Fire control within the park has led to the transition of the vegetation from open savanna to woodland, which has favored the elephant population. Elephant numbers have increased from 100 in 1955 to nearly 2,000 at present. These elephant migrate northwards out of the park during the wet season, creating problems on neighboring farming areas. Lion also migrate out of the Park, become a threat to livestock on the neighboring farms, and are shot by local farmers. The southern and western borders of the park are fenced off with double electric fencing. This fence has disturbed the natural herbivore migration patterns in the area. This disturbance is a particular threat during drought years when the ungulates cannot move away from drought stricken areas.

The oshanas of the Cuvelai Basin are an important source of fish and other wetland resources for rural people in the area. The basin supports more people per unit area than any other non-urban region in Namibia. This system is under threat through agriculture, intensive settlement, and overfishing. Another threat to this system is the introduction of alien fish through pipelines. A pipeline carrying water from the Kunene to the Cuvelai Basin has introduced many Kunene species into the basin. Three of these, all cichlids, are now well-established in the oshanas.

Justification of ecoregion delineation

The linework for this ecoregion is based on the western portion of White’s ‘Colophopsermum mopane woodland and scrub woodland. This is distinguished separately from Zambezian and mopane woodlands due to different faunal compositions, ecological processes, and geographic distance.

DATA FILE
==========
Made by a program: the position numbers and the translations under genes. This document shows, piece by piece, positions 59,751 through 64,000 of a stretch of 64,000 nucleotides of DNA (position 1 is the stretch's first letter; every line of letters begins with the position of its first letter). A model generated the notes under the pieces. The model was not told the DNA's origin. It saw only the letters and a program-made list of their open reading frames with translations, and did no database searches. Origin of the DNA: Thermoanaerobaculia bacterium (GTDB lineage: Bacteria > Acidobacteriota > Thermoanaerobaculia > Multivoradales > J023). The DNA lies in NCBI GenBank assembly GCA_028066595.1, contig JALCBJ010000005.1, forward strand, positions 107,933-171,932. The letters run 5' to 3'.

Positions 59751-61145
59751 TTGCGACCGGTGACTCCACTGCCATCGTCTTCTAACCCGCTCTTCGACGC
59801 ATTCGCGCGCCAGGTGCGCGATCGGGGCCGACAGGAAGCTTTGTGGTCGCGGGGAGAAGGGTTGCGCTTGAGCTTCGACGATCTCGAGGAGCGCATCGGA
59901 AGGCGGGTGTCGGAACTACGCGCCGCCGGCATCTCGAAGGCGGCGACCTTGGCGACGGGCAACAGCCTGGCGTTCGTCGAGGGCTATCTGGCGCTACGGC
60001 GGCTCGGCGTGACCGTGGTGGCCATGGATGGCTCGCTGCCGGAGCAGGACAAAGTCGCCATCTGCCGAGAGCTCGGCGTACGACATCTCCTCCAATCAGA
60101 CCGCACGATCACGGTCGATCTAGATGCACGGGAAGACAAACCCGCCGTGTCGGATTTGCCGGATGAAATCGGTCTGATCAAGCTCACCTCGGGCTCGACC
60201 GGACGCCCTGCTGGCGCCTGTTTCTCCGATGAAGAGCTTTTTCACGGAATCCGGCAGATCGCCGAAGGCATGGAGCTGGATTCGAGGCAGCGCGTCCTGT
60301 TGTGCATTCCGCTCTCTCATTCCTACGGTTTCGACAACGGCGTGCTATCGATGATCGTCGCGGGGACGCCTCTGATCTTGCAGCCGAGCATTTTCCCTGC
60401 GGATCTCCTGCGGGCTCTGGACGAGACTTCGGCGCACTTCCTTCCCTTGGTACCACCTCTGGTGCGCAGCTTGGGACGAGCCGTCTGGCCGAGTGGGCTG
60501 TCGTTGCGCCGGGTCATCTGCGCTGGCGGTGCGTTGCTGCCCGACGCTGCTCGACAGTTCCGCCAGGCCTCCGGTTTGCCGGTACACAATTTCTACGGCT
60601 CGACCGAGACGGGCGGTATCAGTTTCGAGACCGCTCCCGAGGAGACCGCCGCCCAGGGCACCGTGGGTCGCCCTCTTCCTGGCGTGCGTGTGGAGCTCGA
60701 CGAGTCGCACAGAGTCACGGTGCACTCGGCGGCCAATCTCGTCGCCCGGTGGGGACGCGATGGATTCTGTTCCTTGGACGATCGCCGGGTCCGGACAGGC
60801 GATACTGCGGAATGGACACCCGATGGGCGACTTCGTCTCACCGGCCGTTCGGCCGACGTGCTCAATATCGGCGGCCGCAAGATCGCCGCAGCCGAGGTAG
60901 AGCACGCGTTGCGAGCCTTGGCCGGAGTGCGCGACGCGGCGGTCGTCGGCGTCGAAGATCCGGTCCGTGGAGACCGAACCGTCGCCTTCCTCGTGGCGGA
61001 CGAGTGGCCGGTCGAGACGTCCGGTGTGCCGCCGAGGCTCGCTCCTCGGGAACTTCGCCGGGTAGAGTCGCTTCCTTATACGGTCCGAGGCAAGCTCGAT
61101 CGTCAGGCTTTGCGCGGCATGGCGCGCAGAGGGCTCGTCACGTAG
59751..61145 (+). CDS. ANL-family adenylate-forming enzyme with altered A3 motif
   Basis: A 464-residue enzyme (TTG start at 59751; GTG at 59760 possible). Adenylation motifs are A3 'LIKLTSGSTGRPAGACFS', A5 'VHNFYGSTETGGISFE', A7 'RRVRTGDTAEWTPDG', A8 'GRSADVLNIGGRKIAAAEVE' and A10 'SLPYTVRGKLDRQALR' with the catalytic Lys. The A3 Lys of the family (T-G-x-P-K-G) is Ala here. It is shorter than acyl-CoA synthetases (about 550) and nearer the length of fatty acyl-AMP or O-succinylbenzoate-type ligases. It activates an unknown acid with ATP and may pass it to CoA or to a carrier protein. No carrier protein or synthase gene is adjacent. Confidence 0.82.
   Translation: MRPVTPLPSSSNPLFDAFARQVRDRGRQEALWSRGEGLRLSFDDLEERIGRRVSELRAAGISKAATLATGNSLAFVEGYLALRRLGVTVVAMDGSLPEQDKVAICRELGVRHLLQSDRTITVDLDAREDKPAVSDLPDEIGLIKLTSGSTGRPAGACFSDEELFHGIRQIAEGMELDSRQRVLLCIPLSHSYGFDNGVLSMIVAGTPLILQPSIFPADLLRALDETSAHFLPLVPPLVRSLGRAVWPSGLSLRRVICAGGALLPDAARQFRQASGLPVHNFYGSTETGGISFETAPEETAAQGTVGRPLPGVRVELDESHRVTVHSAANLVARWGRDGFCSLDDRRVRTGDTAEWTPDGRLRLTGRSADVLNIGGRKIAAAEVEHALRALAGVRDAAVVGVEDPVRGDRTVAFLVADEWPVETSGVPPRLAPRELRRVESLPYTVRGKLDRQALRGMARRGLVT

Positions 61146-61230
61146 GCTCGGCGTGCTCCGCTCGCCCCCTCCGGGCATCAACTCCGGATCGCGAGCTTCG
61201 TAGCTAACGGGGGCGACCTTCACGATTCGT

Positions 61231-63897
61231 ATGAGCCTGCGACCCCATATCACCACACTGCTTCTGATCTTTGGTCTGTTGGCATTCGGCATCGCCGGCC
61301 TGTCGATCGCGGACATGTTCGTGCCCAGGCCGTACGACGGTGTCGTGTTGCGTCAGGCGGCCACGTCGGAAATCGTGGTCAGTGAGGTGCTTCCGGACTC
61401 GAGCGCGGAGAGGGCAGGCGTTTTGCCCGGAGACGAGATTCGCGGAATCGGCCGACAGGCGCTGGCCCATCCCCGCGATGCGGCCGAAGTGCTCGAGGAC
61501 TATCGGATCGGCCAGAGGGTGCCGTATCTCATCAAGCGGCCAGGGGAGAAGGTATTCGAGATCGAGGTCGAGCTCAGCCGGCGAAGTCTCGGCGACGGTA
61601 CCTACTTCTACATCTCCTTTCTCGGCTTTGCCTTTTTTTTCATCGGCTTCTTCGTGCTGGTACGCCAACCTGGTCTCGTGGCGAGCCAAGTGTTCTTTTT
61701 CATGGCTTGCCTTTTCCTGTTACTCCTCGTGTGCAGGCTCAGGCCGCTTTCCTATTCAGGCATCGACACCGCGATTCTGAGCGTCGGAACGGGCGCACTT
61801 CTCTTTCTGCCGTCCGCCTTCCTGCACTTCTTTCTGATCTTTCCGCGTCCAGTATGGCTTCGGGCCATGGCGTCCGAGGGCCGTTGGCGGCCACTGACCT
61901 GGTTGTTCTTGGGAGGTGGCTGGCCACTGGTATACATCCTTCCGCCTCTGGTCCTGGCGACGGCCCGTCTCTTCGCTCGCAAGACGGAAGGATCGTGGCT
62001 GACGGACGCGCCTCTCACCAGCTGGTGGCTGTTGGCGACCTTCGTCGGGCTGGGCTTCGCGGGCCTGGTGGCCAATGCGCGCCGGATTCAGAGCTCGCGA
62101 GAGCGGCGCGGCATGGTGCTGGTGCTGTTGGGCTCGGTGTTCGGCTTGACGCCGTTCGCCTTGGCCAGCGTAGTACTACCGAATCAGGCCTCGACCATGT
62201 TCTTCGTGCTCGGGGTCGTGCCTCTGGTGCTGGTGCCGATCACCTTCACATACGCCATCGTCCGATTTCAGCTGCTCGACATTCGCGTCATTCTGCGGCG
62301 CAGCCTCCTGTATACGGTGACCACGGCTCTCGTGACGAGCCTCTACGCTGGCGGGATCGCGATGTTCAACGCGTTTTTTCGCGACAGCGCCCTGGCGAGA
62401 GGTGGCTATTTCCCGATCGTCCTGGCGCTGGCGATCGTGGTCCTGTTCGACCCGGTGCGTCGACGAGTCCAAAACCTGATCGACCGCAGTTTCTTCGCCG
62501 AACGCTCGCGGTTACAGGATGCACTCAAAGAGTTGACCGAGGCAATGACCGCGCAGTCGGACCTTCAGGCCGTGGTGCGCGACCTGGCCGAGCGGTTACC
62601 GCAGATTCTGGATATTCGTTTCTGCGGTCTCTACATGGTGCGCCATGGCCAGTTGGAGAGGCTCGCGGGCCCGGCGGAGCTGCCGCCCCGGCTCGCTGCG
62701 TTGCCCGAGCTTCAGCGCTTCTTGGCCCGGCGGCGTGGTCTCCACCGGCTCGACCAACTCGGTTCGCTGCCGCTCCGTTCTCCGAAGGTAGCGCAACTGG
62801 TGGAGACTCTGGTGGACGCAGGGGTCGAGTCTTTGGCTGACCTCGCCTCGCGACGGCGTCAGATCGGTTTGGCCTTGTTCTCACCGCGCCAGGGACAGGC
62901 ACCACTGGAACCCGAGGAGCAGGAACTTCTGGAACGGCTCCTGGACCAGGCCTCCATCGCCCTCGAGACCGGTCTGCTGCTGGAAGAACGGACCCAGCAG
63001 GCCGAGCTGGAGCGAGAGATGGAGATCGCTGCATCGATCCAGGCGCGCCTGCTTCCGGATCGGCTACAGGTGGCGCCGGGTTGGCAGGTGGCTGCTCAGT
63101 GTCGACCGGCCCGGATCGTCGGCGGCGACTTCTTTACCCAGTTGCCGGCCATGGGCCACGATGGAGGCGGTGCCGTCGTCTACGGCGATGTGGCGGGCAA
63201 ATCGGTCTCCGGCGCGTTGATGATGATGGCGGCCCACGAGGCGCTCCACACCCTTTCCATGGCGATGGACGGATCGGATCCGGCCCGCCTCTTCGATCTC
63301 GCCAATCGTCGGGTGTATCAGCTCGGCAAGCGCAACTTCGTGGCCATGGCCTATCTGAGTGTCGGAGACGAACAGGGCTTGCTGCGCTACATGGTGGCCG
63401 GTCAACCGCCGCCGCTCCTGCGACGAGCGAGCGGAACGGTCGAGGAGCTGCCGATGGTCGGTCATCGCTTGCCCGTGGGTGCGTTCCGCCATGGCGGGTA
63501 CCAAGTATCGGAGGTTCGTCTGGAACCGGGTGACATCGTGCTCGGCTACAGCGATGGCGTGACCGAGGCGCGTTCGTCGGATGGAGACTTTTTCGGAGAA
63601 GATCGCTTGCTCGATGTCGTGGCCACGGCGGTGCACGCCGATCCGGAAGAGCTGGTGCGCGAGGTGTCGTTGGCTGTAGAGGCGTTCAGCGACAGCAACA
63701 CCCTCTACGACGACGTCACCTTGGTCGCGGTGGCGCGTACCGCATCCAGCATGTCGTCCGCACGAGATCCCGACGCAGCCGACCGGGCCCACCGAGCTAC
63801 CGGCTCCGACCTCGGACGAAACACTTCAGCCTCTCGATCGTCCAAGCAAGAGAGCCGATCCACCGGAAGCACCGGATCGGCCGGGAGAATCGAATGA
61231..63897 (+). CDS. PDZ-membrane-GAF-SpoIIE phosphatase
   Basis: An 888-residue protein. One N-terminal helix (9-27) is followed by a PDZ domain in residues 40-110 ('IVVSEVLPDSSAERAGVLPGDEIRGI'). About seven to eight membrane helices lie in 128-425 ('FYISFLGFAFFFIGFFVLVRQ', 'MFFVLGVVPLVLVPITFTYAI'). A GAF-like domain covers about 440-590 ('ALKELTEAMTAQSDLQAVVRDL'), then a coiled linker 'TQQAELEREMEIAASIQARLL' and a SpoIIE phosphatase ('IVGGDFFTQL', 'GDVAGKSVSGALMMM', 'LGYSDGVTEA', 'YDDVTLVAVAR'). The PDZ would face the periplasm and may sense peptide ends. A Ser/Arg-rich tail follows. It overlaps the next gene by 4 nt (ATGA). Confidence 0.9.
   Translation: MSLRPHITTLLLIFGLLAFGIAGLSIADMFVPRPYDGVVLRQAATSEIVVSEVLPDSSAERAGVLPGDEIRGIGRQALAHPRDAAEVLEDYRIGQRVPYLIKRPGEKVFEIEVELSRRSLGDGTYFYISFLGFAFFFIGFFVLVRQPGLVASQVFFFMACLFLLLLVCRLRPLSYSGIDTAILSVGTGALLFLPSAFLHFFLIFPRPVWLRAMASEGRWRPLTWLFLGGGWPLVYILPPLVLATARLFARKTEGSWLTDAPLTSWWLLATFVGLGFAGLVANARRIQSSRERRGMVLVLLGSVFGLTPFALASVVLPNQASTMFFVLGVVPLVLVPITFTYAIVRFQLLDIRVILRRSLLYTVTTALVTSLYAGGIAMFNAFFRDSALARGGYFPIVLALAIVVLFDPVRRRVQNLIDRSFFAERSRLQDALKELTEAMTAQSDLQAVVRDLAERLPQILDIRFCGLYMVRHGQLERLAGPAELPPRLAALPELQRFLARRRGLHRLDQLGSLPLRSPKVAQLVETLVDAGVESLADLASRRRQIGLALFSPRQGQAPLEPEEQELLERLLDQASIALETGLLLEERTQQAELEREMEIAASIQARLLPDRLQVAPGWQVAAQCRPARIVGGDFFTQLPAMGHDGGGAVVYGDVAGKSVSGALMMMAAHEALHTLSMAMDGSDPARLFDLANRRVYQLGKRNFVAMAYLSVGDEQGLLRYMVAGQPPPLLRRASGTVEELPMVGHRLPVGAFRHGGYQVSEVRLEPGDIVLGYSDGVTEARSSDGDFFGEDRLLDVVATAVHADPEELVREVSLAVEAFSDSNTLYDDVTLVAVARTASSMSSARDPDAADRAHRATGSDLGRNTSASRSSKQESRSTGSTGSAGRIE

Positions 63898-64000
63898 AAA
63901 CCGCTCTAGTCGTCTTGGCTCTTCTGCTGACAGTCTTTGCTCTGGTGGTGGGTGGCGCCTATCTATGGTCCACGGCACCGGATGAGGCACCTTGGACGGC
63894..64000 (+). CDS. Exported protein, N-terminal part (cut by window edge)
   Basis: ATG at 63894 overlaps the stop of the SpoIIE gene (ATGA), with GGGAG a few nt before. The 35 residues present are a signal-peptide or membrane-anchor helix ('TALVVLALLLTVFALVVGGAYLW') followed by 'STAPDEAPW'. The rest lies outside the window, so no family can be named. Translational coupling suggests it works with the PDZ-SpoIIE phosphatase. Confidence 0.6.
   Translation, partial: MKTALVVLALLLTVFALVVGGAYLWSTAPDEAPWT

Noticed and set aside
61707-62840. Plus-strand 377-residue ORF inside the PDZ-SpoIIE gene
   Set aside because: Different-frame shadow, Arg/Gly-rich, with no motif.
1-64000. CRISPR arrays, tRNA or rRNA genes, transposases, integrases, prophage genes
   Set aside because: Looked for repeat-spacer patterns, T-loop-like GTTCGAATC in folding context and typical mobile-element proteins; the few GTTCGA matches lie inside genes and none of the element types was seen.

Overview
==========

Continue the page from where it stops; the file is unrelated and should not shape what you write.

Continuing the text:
This ecoregion is part of larger complex of Caesalpinoid woodland ecoregions that support wet and dry miombo, mopane, thicket, dry forests, Baikiaea woodland, and flooded grassland habitats, among others. The dominance of Caesalpinoid trees is a defining feature of this bioregion (i.e., a complex of biogeographically related ecoregions). Major habitat types (e.g., mopane and miombo) and the geographic separation of populations of large mammals are used to discriminate ecoregions within this larger region. All of these ecoregions contain habitats that differ from their assigned biome or defining habitat type. For example, patches of dry forest occur within larger landscapes of miombo woodlands in several areas. More detailed biogeographic analyses should map the less dominant habitat types that occur within the larger ecoregions.

Further Reading

  • D. Balfour and S. Balfour. 1992. Etosha. Struik Publishers, Cape Town, South Africa. ISBN: 1868720454
  • P. Barnard, editor. 1998. Biological Diversity in Namibia. Namibian National Biodiversity Task Force, Directorate of Environmental Affairs, Windhoek.